Friday, September 28, 2012

New toilets for Kenyan schools


Toilets!  Latrines! Bathrooms !  Whatever you call them, they are a necessary part of every school system.  Certainly, our students on PEI never give them much thought, other than to use when necessary or as an excuse to slip outside the classroom awhile.  Without exception, on PEI, school bathrooms are clean, safe and meet all your requirements; clean ceramic bowls or urinals, paper, soap and water or perhaps just a nice private place to linger with friends or hide out for a while. There is seldom, if ever, a wait to use one of many available bathroom stalls on each level of the school. The air is fresh, lots of water provides a thorough, clean flush after each use, light shines through the windows and from overhead lighting, there are sinks with running hot and cold water, and of course, mirrors to check your hair & make-up. All considered basic necessities for the average student on PEI.

Over the past year or two though, students at schools who are twinned with schools in Kenya have had reason to re-think their ideas about toilets.  Imagine their surprise when some twin schools listed new latrines as their top priority need.  It took a while for Island students to realize that if they were a student in Kenya, they could be sharing one or two wooden outdoor stalls with 500 or more students.  It would consist of a pit dug into the ground, a cement block poured to accommodate a safe place to stand while you completed your business and of course four wooden walls, a door and tin roof.  Cracks in the walls allowed for light, rain, wind and sometimes lack of privacy. In some cases, heavy rains eroded the clay around the pits to make them unsafe to use. As for line ups, Rujuu School reported that in 2011 they had a severe shortage of toilets and witnessed long line ups of girls during break time due to a ration of one toilet for every 36 girls!

So, what did Island students do about it?  Well, once the twin schools became aware of the needs, they got busy fundraising and in 2012, South Shore West United Sunday School sent $4869 to Marinya-a-Rubi Primary School,  Miscouche Consolidated School sent $1945. to Kieni-Kia-Ndege Primary School, Morell Consolidated sent $1000 to Tambaya Prinmary School, and Rujju School with the long lineups? They received $1492 from South Shore United Sunday School.   All of these funds were spent on building new toilets;  nice , new, clean, safe toilets.  The Kenyan schools are very proud of their new facilities and Farmers Helping Farmers is even prouder of the Island students who have responded to the needs of their friends. Who would ever think that toilets could make you so very proud!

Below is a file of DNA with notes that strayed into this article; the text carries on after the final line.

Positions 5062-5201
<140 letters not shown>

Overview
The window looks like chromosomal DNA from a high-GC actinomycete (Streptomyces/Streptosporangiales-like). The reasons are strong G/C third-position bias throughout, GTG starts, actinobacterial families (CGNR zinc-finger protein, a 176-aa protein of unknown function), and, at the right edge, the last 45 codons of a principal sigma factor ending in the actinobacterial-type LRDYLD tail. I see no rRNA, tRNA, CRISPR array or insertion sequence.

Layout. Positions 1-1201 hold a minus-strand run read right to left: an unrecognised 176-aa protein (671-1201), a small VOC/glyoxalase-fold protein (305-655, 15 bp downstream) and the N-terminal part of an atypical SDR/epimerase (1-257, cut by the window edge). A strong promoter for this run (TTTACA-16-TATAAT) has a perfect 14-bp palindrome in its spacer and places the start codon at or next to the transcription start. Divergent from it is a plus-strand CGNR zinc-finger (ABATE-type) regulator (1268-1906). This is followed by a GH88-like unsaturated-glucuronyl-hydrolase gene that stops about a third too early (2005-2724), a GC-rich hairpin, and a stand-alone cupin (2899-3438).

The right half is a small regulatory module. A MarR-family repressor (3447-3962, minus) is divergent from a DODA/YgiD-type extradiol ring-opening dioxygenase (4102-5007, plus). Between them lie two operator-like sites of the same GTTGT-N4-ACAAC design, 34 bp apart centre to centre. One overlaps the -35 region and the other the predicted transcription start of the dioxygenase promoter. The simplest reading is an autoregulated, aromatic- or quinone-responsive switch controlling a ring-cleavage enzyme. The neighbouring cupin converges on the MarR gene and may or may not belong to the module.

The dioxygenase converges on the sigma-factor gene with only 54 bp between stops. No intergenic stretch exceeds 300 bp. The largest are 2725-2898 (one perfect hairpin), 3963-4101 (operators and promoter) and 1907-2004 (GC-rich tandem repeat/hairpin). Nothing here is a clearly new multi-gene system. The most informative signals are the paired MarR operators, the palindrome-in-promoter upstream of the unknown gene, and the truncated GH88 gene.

( Tambaya's toilet is still under construction, no picture available yet!)

2011 Village Feast Cookhouse under construction

Cookhouse under construction at Marinya-a-Ruibi Primary School
The 2011 Village Feast from Souris raised $13,000 for another cookhouse. 
The Village Feast  is a community based group based in Souris PEI  which raises funds for both Souris charities and an international charity.  Farmers Helping Farmers is delighted that they have chosen us as their charity.

These funds are being used to build another cookhouse in Kiirua, Kenya.  They are being used at the Marinya-a-Ruibi Primary School- a school with 250 students from kindergarten to standard 8 (comparable to PEI  grade 8).
The cookhouse should be completed in the next month or so- and we are looking forward to seeing students getting their lunch  in it  when we go to Kenya in January.

Marinya-a-Ruibi School is a new school in our twinning program.   It is twinned with  the Sunday School at Southwest United Church in Margate.  

During the past year a new kitchen garden was established and a school lunch program started.   The parents supply maize and beans for the school lunch.